I was never a pillowcase kid. Fill the sheets that I put my head on with the goods, risking an errant Mr. Goodbar besmirching my sleeping quarters? No thanks. Besides, a pillowcase would need to go in the wash eventually. My plastic pumpkin was a dedicated trick-or-treating device. And somehow, it managed to stay…
Halloween is nigh, which means it’s once again time to spend an agonizing twenty minutes in the snack aisle at your grocery store asking yourself a soul-searching question: Which type of candy should I buy?
Parents who were shocked (shocked!) to find that Welch’s fruit snacks—despite being compressed into the shape of tiny, tiny fruits—were not actually fruit-like at all but something closer to fruity candy, have brought a lawsuit.
At a tiny shop in the old downtown of Tokyo, you can see an art form that almost died out—and eat it, too. The craftspeople at Amezaiku Yoshihara make intricate candy creatures by hand as you watch, forming sugary starch into delicate legs, wings, and ears in just the couple of minutes before the candy hardens.
Harry Potter is the reason Jelly Belly started making its beans in flavors like vomit, earthworm, and rotten egg. Given the candy’s literary origins, fictional creator Bertie Bott would presumably be especially proud of the new “Stinky Socks” variety. But how do you craft a flavor based on something that isn’t edible?
The marvel that you're observing here is a 607-foot, 14,000-square foot "candy carpet" created by artist duo Craig Redman and Karl Maier to promote a shopping center in Chengdu, China. It took 2,000 volunteers five days to put together.
Candy and "healthy" don't really go together, but some candy is better than others. As you go through the buckets of candy brought home tomorrow, choose wisely.
Sumatra and Borneo are the only places in the world where orangutans – the so-called "red apes" – live in the wild. Both species are endangered, the Sumatran one critically so. And your Halloween candy could be, at least in part, to blame.
While the variety of candies seems endless, all of them fall into two main categories: crystalline (typically soft and creamy) and non-crystalline (generally hard and brittle). The deciding factor is how the preparation process manipulates the sucrose molecules within sugar. Mmm, crystallization.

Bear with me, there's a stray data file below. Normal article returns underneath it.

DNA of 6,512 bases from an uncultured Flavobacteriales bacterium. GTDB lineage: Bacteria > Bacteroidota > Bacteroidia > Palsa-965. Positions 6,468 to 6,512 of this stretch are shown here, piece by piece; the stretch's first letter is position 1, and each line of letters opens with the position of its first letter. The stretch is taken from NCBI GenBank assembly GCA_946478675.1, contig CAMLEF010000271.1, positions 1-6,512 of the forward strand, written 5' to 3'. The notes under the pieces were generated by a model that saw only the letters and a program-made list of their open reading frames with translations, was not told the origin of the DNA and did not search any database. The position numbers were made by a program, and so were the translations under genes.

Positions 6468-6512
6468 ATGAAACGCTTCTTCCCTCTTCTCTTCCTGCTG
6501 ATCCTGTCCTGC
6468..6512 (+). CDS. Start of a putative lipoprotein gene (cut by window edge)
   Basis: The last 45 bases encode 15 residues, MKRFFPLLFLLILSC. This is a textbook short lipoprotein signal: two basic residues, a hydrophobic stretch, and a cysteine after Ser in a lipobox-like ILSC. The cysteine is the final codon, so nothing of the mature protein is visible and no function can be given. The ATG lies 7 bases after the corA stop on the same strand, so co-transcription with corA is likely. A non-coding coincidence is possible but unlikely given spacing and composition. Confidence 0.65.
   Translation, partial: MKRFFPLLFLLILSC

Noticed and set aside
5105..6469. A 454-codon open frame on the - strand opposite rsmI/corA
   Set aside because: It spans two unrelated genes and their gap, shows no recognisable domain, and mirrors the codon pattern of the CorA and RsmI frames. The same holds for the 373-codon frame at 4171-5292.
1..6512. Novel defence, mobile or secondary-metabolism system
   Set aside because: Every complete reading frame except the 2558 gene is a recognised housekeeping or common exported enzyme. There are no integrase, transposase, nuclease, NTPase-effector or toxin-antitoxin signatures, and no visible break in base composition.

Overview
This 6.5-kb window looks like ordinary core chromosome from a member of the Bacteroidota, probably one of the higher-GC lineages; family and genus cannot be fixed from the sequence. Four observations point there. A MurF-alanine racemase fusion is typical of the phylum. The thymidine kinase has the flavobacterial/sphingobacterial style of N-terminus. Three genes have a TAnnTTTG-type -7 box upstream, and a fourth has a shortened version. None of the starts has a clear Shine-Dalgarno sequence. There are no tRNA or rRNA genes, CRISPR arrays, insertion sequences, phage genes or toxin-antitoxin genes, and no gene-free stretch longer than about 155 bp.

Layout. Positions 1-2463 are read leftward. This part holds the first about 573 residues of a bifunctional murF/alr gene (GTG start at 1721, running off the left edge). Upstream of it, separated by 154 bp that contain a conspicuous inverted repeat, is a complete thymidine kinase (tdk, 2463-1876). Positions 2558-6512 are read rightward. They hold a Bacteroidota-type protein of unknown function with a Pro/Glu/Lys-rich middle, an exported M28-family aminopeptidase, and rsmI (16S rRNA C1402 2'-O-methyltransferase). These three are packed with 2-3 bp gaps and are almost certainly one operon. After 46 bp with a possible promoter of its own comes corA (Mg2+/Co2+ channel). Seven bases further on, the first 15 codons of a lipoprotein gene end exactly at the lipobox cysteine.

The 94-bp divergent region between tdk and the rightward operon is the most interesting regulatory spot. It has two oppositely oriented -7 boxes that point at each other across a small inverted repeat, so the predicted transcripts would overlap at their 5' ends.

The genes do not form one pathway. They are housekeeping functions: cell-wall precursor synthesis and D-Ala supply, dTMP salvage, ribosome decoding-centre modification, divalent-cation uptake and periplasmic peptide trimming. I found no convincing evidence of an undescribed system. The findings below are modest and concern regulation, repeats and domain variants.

It's that time of year again: The pumpkins are carved, the costumes are all laid out with care, and taking candy from strangers is not only allowed, it's encouraged. But, with all the focus on the tastebuds, just what happens in your brain when you're eating candy?
Everybody loves candy, but candymakers still don’t mind hopping on board the marketing machine of a big summer movie. The result: promotional candy tie-ins, which are often unusual flavors, and usually limited edition. Like movies themselves, some of these are good, and some are bad. Here are 10 delicious candies and…
When you inspect this year's Halloween haul, make sure that you watch out for these sugary little monsters. This candy can be extremely bad for your health.
For the cannibal with a sweet tooth and a strong stomach come these massive white chocolate sculptures sculpted to look like infants' heads. Want to keep yourself from overindulging in sweets this holiday season? Every time you pick up a piece of chocolate, imagine on of these creepy things staring up at you.
Here we see two people making the biggest mentos and coke explosion I have ever seen, or ever hope to see. They actually set it up so one bottle of coke exploding sets the next one off. By why does candy and soda react so violently? Let's have a look.
There's an easy way to figure out what color dyes are in your Halloween candy. That's right - we'll use some science! For this chemistry experiment, all you'll need is candy, water, salt, and a coffee filter.
Want to get your Halloween sugar fix, but you don't want to get bogged down in doom and gloom? Use your Skittles (or some food coloring and sugar) to make yourself a rainbow in a glass, and then drink it down.
In France's northeastern Alsace region, bees have been purloining the brightly hued, sugary waste products from a biogas plant outside of the town of Ribeauville to make blue and green honey. Where's this rainbow sticky stuff coming from? Why, a Mars chocolate factory 62 miles away from these particular beehives.…
Back in Victorian England, they knew how to inflict macabre, terrible death. Case in point: a single mishap led to the death of 25 people and the poisoning of nearly 200 individuals in one night, after they all consumed arsenic-laced peppermint treats.
What you're currently squirming at is Faces 5, a cloyingly morbid series of portraits by Utrecht photographer Ashkan Honarvar, whose work deals with the malleability of the human body. In these unnerving photographic manipulations, men's mutilated faces weep sprinkles, frosting, and candy vines. The ensuing pictures…